The Order of Intestate Succession
The order of intestate succession varies from state to state.
Generally, however, assets are distributed to your closest relatives first. The order of succession then moves outward to more distant relatives:
- Surviving spouse. If you have no children, the entire estate passes to the surviving spouse. If there are children, the estate is equally divided between the surviving spouse and the children.
- Surviving children. This includes biological and adopted children. Stepchildren are generally not included in intestate succession.
- Equal shares to surviving parents. If only one parent survives your death, it will go entirely to them.
- Equal shares to surviving siblings. If there are no surviving parents at your time of death, your assets will be equally distributed to your surviving siblings.
- Nieces and nephews. If no siblings survive you, the estate will be distributed to your siblings’ children.
- Cousins. From there, the estate will be distributed to cousins.
If there are no relatives to distribute assets to, the estate will ultimately “escheat” or revert back to the state.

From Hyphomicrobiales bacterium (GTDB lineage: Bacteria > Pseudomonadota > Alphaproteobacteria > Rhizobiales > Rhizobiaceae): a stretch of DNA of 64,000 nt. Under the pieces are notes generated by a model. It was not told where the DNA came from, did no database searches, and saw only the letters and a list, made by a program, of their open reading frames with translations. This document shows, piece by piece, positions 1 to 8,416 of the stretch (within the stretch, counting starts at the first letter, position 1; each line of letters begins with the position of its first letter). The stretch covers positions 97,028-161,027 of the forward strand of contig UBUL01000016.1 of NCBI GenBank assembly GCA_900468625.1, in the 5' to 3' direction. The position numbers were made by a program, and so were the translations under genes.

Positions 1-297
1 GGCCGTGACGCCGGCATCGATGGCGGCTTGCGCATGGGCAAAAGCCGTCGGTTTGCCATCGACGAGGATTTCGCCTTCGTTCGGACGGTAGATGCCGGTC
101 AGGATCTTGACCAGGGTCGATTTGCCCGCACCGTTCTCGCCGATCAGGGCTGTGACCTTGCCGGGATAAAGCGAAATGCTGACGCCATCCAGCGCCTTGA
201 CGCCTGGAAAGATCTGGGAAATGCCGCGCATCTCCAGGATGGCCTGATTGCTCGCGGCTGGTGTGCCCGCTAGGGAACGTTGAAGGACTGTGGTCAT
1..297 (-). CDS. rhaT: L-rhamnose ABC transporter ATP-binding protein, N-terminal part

As noted above, stepchildren are typically not included in state intestacy laws. Other individuals who are not typically included in intestate succession are:
- Long-term domestic partners. If you die without a will while in a long-term relationship or cohabitation, intestacy laws generally don’t pass property to your partner. Your partner would only be able to take their separate property.
- Non-family members. If you have a close friend or loved one who isn’t a family relation, they won’t benefit through intestate succession. If you want to leave something to a friend, you need to include that in a will.
Where Does Your Money Go When You Die?
When you die, money and other financial assets you own can be distributed:
- Through probate according to your will or your state’s intestate succession laws
- Directly to beneficiaries named on accounts
When a beneficiary is named on an account, that account will be directly paid out or transferred to the beneficiary when you die.
When funds are paid out to a named beneficiary, the account is called a payable-on-death (POD) account. PODs include:
- Bank accounts
- Life insurance policies
- Retirement plans
When ownership of an account is transferred to a named beneficiary, it’s called a transfer-on-death (TOD) account. TODs include:
- Stocks and bonds
- Brokerage accounts